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Big Tech signs "Online Fraud Charter" with the UK Government - the latest initiative to tackle online fraud and illegal ads

On 30 November, major tech companies, including Meta, Google and Microsoft, signed a voluntary agreement with the UK Government under which they will adopt a number of measures within 6 months to address online fraud (including fraudulent advertisements). This is the latest measure in a slew of actions by the UK Government to address online harms, following the enactment of the Online Safety Act 2023 (OSA) and the announcement in July that a new regulatory framework would be established for online advertising, specifically to regulate participants in the AdTech supply chain (platforms, intermediaries, and publishers) who will be tasked with preventing harmful advertisements to consumers and children. The latter came out of the UK Government's Online Advertising Programme, whose remit is to tackle illegal advertising and to increase protections for children against ads for products/services that are illegal to be sold to them. 

At first blush, the Online Fraud Charter appears to address similar issues to the OSA - do they cut across one another? 

The OSA is primarily targeted at user-to-user services (being any service that allows content to be generated, uploaded or shared by users (e.g., social media or dating platforms) and search services (which are or include, a search engine). The companies in scope must, amongst a host of other requirements, take steps to tackle online fraud, and a subset of them will have additional duties to prevent fraudulent advertisements, including minimising the length of time fraudulent ads are present and taking them down whenever alerted to, or becoming aware of, such content. 

According to the UK Government, the Online Fraud Charter is instead designed to "drive voluntary and more targeted action amongst a smaller, targeted subset of online platforms and services.” It is intended to be complementary to the OSA. However, the Online Fraud Charter is a voluntary agreement (meaning it is non-binding), and any conflict between the OSA or Ofcom's Codes of Practice (which will provide guidance to in-scope firms on how to comply with the OSA) and the Online Fraud Charter, would be resolved in favour of the OSA/Ofcom. 

So what has been agreed in the Online Fraud Charter? The actions to be taken include the following:

  1. Blocking - deploying measures to detect and block fraudulent material
  2. Reporting - having a simple and quick route to report fraudulent material
  3. Takedowns - taking action against fraudulent content and users straight away
  4. Advertising - deploying measures to protect people from fraudulent adverts
  5. Transparency - providing information about fraud risks and what is being done to address them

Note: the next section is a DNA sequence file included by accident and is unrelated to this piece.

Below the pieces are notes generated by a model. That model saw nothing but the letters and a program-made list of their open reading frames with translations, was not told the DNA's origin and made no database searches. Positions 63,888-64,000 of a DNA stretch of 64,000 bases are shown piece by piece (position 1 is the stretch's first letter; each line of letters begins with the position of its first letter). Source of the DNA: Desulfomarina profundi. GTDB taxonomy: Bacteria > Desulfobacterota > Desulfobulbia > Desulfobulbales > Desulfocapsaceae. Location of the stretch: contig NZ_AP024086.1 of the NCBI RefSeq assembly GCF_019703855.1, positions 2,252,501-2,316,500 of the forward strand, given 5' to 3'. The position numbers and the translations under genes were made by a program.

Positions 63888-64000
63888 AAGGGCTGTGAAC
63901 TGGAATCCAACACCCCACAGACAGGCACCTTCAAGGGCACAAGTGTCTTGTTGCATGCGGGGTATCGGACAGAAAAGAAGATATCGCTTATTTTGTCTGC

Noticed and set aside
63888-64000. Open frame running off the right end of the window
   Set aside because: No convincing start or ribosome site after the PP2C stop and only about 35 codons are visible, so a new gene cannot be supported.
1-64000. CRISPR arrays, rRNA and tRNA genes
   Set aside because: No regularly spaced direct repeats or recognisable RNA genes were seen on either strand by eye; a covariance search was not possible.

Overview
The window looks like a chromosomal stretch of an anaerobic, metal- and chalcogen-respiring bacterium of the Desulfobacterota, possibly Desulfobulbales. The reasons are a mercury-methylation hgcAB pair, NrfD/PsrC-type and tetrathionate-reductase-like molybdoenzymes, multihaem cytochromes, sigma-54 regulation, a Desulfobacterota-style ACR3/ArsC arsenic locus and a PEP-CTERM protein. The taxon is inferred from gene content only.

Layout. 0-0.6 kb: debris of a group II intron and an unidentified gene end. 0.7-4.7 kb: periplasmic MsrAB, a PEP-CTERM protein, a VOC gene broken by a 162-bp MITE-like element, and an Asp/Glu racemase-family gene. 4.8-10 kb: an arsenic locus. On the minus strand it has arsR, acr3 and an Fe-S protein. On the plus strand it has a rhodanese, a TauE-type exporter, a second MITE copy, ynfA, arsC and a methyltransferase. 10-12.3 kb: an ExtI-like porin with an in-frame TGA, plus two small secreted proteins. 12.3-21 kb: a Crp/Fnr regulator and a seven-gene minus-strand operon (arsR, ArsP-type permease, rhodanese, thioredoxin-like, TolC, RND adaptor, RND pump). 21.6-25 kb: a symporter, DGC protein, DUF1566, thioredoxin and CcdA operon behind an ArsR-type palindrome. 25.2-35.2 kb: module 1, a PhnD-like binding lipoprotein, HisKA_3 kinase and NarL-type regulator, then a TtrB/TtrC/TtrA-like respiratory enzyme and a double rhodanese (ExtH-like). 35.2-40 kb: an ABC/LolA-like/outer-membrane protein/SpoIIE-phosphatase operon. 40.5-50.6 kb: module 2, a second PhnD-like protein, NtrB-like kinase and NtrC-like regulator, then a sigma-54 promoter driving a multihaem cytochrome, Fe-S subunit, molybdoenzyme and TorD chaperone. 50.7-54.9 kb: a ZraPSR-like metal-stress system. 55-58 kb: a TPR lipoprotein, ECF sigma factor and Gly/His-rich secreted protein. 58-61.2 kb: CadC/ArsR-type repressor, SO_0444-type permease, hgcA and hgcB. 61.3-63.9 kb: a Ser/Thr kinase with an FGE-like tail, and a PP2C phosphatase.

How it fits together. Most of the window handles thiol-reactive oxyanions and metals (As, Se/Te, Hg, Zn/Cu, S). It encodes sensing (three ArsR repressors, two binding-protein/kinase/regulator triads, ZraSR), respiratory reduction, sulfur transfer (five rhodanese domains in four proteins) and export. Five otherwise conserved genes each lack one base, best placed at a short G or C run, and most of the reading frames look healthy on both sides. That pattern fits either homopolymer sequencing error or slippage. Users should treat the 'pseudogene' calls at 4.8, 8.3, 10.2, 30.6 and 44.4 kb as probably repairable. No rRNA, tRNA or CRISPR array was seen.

Certain measures will apply to all companies and others will apply to specific types of providers only (e.g., for reporting measures, social media networks will have to “provide or develop appropriate warnings where users are contacted by unknown accounts or individuals, through direct messages, who may present a risk of fraud”). Firms have also agreed to implement law enforcement, intelligence sharing, communications and horizon scanning measures under the Online Fraud Charter. 

If we focus in on the advertising requirements, all firms have agreed to engage with the Online Advertising Programme's Taskforce, which has developed an action plan to address illegal advertising in anticipation of new regulation coming into force (see the opening paragraph above). And for businesses providing “paid advertising services" (being those who “[run] or [offer] AdTech intermediary services to deliver paid-for marketing/advertising content, but excluding firms acting as publishers using third party AdTech intermediary services or eCommerce marketplaces”), they will also implement the following measures:

  1. deploying verification measures for new advertisers
  2. confirming that UK regulated financial services companies are authorised by the FCA prior to serving their ads
  3. screening content for suspicious content and scanning embedded URLs to monitor if they change during an ad's lifecycle
  4. identifying and assessing the legitimacy of an advert when it has adopted URL cloaking to hide a destination website's URL by redirecting it to another web page
  5. committing to and/or moving towards developing a simple fraud reporting mechanism on advertising services and open display ads so users can access the reporting function for fraud within two clicks

All this demonstrates a concerted effort by the UK Government to clamp down on harmful content and illegal advertising practices. The regulatory burden is set to increase further for AdTech participants in particular, as policymakers seek to drive greater accountability and transparency in the advertising supply chain. 


social media, advertising, media, uk